In The Canterbury Tales, a group of pilgrims goes on a boring road trip, and the travelers pass the time by telling long, bullshit stories. The tales they share go heavy on allegory (happiness is akin to a confused knight or prideful rooster) and long on despair (love is fleeting, people are shady and god mostly doesn’t care). Though separated by almost 600 years, its winsome themes feel like close precursors to Midlake’s new record, The Courage of Others—a flutesy, strummy paean to earthly woe that would fit neatly inside Chaucer’s mind. Filtered through the very personal prism of frontman Tim Smith, it’s English folk music (sans English folks) that unfolds like the soundtrack to the most urbane Renaissance Faire of all time.
Midlake had a shape-shifting three-album career arc before landing in medieval times, though. Early records mimicked the earnestness of the turn of the millennium with middling results, but the band’s 2006 album, The Trials of Van Occupanther, was a breezy alt-country sleeper hit that unexpectedly propelled the band through a two-and-a-half year global touring juggernaut. So, whither thou goest after that? Back in the band’s humble home in Denton, Texas, their sudden lack of day jobs, paired with 24-hour access to their studio, not only made it easy to dawdle on English antiquities but fall fully down Ye Olde Folk Wormhole. “We could have released an album over a year ago with all the material that we discarded,” says Smith. “But it wouldn’t have been right. Sometimes you just need to keep playing and listen. All these old English folk records started to make sense with the kind of songs I was writing, which were darker and much more personal.”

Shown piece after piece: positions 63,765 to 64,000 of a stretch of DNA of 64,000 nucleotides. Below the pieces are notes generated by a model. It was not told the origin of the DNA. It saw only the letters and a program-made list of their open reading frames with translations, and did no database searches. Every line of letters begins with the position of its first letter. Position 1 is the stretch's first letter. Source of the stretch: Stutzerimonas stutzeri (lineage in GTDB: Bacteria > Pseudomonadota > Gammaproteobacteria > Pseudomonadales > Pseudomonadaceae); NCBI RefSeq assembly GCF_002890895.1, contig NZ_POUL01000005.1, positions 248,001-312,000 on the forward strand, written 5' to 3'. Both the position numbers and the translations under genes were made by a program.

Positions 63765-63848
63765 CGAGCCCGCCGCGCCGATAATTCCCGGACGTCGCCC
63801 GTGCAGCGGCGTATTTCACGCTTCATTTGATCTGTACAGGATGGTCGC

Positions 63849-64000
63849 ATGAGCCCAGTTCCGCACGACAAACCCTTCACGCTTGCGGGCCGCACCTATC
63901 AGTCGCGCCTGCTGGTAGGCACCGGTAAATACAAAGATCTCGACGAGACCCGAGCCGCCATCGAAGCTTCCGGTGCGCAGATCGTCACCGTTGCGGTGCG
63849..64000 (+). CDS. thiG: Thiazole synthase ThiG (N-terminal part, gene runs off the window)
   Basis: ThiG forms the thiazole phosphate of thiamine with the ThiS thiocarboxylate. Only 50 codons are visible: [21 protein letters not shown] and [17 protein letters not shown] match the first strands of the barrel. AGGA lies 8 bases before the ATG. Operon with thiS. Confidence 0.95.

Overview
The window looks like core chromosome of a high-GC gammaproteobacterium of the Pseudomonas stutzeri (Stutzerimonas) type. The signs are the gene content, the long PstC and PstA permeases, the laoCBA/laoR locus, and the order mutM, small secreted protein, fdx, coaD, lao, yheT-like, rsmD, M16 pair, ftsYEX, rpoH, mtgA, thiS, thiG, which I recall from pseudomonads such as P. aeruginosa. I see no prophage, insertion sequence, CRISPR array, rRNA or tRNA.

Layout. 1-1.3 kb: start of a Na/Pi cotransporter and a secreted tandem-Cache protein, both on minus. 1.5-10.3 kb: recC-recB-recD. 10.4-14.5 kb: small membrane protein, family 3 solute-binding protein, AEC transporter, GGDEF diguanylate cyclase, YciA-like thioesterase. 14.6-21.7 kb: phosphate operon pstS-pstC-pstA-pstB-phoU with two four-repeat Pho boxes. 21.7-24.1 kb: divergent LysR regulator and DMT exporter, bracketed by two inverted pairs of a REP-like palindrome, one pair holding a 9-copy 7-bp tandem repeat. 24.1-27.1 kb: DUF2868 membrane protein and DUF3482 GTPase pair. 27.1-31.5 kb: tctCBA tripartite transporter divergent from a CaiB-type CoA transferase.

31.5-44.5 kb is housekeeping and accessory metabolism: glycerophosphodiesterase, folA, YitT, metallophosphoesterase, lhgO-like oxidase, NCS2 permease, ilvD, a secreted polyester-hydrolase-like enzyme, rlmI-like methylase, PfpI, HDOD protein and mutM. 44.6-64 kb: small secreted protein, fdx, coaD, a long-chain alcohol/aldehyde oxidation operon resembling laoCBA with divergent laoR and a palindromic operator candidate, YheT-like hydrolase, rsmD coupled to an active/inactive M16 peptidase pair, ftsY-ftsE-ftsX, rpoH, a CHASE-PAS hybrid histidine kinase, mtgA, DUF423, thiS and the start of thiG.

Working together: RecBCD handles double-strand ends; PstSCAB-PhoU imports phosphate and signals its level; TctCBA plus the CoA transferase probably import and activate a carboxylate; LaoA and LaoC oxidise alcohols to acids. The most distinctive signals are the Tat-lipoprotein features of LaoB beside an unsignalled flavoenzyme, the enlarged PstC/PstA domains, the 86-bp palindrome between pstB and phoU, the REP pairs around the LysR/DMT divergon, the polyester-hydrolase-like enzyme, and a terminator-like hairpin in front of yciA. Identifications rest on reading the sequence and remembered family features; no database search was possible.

Smith’s newfound fascination with loopy Pentangle records and the Incredible String Band translated to Courage’s gently picked guitars, lilting harmonies, and subject matter veering heavily towards the earth, dying winters and small mountains—all of which are done in by “Acts of Man” and “Rulers, Ruling All Things.” It‘s as heavy an album made by a band with a touring flute player that is not named Jethro Tull can be. “Don’t laugh!” says Smith, “The flute is taboo for some reason, but I think it’s the most beautiful sound ever next to the human voice. I know it’s not cool. But if you’ve just made a gloomy folk record, being cool is probably not your biggest worry.” Indeed. A bigger worry might be alienating fairweather fans attached to the sunny vibes of the band’s previous work. But Midlake seems oblivious with Courage. It’s a sustained meditation on mortality and human complications that approaches an almost religious intensity, and a weirdly mythic way to tread gently into a new decade.
Stream: Midlake, The Courage of Others